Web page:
Blotter

ASBMB weighs in on policy changes for dual-use research

The society applauds initial steps to harmonize policies on infectious disease-related research but urges policymakers to provide clearer guidance to the scientific community
Dulce Hiraci Gomez
Oct. 26, 2023

The American Society for Biochemistry and Molecular Biology sent feedback on Oct. 16 to the White House Office of Science and Technology Policy about its proposed changes to policy frameworks for dual-use research of concern and potential pandemic pathogen care.

The ASBMB recommended that OSTP:

  1. Create tools to aid scientists in determining which research requires additional scrutiny,

  2. create measurable outcomes for redefining potential pandemic pathogens, and

  3. solicit feedback from the scientific community.

Ann West is the associate vice president for research and development and a professor at the University of Oklahoma. She leads the ASBMB Public Affairs Advisory Committee. “We are advocating for more unified and clear guidance from the various federal agencies … and a multilayer approach to understanding the research community’s concerns prior to implementation,” West said.

Various types of life sciences research are classified as “dual-use” because they can be used to help or harm humanity. Federal and institutional dual-use policies and potential pandemic pathogen care policies cover 15 agents with potential biosafety and biosecurity risks.

The National Science Advisory Board for Biosecurity, a federal advisory committee, released recommendations in March to address biosecurity and dual-use research concerns. Following the board’s recommendations and proposed policy changes, OSTP released a request for information in September with three broad goals:

  1. Assess the merger of existing policies into one harmonized policy,

  2. expand the scope of pathogens and toxins with the potential to impact humans, and

  3. determine ways to strengthen the implementation of oversight throughout the research cycle.

Harmonizing oversight policies

The NSABB proposes merging existing dual-use and potential pathogen policies into one. This would significantly reduce the high administrative burden placed on researchers and academic institutions conducting this type of research. According to the National Science Foundation, principal investigators of federally sponsored projects spend 42% of their time on administrative tasks.

The ASBMB encouraged OSTP to solicit feedback from the scientific community to prevent an increase in administrative burden on scientists and their institutional biosafety committees and to prepare the scientific community for the changes. 

Pathogens and toxins requiring review

The NSABB proposes revising the scope of pathogens and toxins requiring review to (1) expand beyond the current 15 select agents and pathogens, (2) redefine potentially pandemic pathogens to include “moderately or highly” transmissible and/or virulent and (3) remove blanket exclusions for select agents and toxins.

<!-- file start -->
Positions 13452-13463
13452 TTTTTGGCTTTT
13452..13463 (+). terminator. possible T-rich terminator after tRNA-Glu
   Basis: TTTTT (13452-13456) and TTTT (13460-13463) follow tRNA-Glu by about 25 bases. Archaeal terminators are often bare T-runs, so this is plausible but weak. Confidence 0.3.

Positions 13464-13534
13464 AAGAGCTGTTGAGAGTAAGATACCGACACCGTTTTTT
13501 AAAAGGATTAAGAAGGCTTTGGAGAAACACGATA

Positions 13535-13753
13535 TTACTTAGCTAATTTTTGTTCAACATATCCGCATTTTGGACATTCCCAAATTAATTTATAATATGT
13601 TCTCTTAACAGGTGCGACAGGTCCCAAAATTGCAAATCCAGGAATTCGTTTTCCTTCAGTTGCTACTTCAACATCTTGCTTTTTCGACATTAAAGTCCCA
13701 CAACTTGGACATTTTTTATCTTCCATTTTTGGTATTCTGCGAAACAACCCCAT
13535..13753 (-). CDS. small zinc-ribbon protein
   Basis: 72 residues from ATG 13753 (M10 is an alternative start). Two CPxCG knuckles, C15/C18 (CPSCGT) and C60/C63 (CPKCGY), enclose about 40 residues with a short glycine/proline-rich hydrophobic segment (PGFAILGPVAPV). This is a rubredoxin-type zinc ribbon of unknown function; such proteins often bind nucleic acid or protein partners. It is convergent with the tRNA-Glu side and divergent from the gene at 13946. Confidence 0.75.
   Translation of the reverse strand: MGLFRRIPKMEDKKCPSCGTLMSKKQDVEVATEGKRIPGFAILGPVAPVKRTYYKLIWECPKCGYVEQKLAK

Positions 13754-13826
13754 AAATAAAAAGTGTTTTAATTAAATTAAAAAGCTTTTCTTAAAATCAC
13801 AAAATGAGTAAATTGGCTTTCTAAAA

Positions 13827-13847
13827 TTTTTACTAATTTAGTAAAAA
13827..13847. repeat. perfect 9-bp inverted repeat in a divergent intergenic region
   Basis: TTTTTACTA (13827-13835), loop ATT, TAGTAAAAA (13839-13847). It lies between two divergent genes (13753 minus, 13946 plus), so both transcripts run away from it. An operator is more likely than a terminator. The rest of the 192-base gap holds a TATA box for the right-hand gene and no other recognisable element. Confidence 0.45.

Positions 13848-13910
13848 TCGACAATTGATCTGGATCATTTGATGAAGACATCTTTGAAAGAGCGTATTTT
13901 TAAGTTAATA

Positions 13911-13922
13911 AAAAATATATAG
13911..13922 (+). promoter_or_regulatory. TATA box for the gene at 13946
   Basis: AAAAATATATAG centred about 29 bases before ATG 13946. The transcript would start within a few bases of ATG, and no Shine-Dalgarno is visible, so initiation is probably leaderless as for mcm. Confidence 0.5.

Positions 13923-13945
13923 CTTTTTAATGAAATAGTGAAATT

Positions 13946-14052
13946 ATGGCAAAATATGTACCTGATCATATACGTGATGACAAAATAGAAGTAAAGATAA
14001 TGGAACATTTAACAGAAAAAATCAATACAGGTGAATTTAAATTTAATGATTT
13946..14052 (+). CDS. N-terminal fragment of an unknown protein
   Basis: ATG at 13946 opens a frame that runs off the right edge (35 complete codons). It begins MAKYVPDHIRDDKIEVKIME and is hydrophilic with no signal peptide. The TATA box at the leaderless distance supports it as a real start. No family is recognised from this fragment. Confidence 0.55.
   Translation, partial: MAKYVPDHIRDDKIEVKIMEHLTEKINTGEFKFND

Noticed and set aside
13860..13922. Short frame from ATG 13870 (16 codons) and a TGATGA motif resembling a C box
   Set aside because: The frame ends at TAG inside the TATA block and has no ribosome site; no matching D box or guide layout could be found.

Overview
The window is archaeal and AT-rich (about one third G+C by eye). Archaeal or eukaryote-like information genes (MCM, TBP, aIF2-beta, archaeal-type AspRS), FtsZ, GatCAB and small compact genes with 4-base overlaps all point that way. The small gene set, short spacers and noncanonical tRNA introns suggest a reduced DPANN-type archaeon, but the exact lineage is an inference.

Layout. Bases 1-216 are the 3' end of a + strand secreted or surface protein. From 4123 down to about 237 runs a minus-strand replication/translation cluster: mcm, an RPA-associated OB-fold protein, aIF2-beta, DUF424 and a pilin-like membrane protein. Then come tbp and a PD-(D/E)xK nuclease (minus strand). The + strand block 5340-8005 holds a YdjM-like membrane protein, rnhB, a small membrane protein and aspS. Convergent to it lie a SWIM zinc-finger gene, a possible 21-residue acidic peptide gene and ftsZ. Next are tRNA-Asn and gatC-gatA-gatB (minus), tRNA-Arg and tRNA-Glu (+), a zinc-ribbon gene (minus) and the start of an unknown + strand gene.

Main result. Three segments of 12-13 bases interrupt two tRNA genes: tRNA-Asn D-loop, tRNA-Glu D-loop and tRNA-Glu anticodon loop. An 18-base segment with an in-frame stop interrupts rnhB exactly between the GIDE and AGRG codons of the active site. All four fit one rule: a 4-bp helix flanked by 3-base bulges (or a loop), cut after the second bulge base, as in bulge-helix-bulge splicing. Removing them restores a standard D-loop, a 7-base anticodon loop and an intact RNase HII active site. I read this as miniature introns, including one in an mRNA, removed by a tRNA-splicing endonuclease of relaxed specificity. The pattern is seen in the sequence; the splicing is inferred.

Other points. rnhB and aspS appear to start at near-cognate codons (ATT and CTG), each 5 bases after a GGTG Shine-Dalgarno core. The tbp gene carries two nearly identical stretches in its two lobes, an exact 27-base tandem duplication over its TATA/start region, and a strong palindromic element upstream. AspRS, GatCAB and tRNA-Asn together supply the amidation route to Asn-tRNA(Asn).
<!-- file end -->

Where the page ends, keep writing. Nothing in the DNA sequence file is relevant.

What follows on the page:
Policies and positions

The White House Office of Science and Technology Policy is revising oversight policies for infectious disease-related research. 

Read the source material  

ASBMB Public Affairs Advisory Committee member Matthew Koci is a professor of immunology, virology and host–pathogen interactions at North Carolina State University. “The challenge with these kinds of policies is they tend to exist in black-and-white lists, but Mother Nature works exclusively in shades of gray,” he said.

Members of the scientific community have raised concerns that OSTP is overreaching. The authors of an editorial in the Journal of Virology in February warned that  “abundant unnecessary review” could significantly slow down science.

The United States Government Accountability Office has expressed concerns about the vague standards in defining pandemic pathogens in current policies, saying that vaccine and surveillance research could be impeded by removing blanket exemptions for agents and toxins.

The ASBMB recommended OSTP:

  • Create tools to aid scientists in determining which agent, toxin or pathogen requires additional scrutiny and the biosafety level required,

  • create clearer definitions and measurable thresholds for defining potentially pandemic pathogens, and

  • involve the scientific community in revising the blanket exclusions with careful consideration of annual updates for seasonal influenza and SARS-CoV-2 vaccines.

Additional considerations

The NSABB also recommends the inclusion of in silico (computer-generated) models into the harmonized policy to guard against the use of computers to design new or dangerous pathogens. The ASBMB recommended OSTP engage with community stakeholders and in silico research model experts to determine if this research poses a risk and to determine the best course of action.

The proposed revision to the definition of potentially pandemic pathogens states that scientists must determine if their research is “likely to pose a severe threat to public health, the capacity of public health systems, or national security.” Scientists do not have the appropriate information or expertise to make this type of determination. The ASBMB urged OSTP to create an external panel or board that defines and determines threats to national security. This will also give scientists some protection from undue public scrutiny.

The ASBMB acknowledged heightened concern about biosafety and biosecurity. However, the society urged OSTP to continue engaging the scientific community to minimize negative consequences relating to vaccine and surveillance research.

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Dulce Hiraci Gomez

Dulce Hiraci Gomez is the ASBMB's policy analyst.

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